Tag Archives: Maroon

Maroon: Donal agus Jimmy is out today!

I am very excited to say that my Color Box novella, Maroon: Donal agus Jimmy, is out today! I’ve been either out of town for GayRomLit or trying to recover from GayRomLit, so I’ll be scurrying around, getting all the information posted here and there.

It’s been quite some time since I’ve offered an historical, so those of you accustomed to forest rangers, skiers, and chefs are going to be seeing a new side of my writing. Shipbuilders and their ships, and a tune or two.

I hope you enjoy!

Find it here, at Torquere.

A Cover for Maroon!

The little tidbits I’ve been mentioning about ship-building are coming closer to showing up in a story.  I received the cover art for my upcoming Color Box novella, Maroon: Donal agus Jimmy. It really evokes the period and the place, which is a ship yard in 1911-1912 Belfast. There’s a ship in the background, so 2 points for anyone who can put a name to it.

Color Box: Maroon

Sorry for not being around much — I’ve been hip deep in a WIP that has been both a joy and a trial. This is the first story that’s had an external deadline before it ever left the house, and it’s mortifying that I had to ask for a little more time. My editor, bless her, was understanding, and I, with a HUGE sigh of relief, was able to wrap the story in less time than she gifted me with.

Why a joy? Why a trial? Same reasons for both. I got so interested in the material that the research grew exponentially.

One effect is that I am now the proud owner of about a dozen reference books, varying from pop-up 3-D illustrations (and OMG is that sort of thing helpful) to reprints of photographs more than a hundred years old (essential when trying to decipher styles of facial hair)  to political and sociological tomes. One of those was so enormous that when I fell asleep with it on the bed, I thought it was my eighteen pound cat keeping me from rolling over.  I still can’t say I understand the finer undercurrents of the politics, but the demographics were clear, and a real eye-opener. I discovered I had a very south-and-western-county, agricultural and fifty years out of date view of the entire country. The story is set in Belfast by necessity, and this urban area, one of the industrial powerhouses of the world at that time, bears little resemblance to Sligo or Roscommon, or any place with a name that appears more frequently in titles of tunes.  The resulting story may shake up similar perceptions in the readers.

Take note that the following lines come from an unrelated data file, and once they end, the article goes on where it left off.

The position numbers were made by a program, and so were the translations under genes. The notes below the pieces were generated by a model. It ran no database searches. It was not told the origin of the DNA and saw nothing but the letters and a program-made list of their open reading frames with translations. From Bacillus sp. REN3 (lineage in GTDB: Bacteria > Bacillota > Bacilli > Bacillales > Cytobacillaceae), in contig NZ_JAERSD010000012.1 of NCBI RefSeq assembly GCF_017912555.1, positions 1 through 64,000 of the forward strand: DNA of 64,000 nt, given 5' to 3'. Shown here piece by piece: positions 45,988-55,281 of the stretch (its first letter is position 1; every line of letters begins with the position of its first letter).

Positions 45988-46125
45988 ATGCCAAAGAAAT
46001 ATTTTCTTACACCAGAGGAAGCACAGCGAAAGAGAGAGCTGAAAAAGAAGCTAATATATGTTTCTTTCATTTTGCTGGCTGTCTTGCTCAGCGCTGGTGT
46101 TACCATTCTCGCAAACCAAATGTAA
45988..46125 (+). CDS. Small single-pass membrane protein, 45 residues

Good thing bookmarks to websites don’t take up any room to speak of; I have a lot of them. Forums dedicated to the industry I was researching, historical societies, personal sites by people who lived in the type of housing I needed to describe. Now and then I would trade some bit of my knowledge for information, swapping song lyrics for lists of what the engine room crews ate, and where, because you certainly can’t bring that coal schmutz all over the ship. I met people whose breadth of knowledge astounded me, and they were generous in sharing it.

One thing leads to another in searches of this sort — I went down pathways I didn’t expect and ended up using snippets I didn’t plan for. I ended up with a wealth of details that I didn’t use, but a great many that I did. I can only hope that it makes the story richer for the readers.

I don’t have a firm pub date on this one, details as they become available.

And this is how you start to build a very large ship: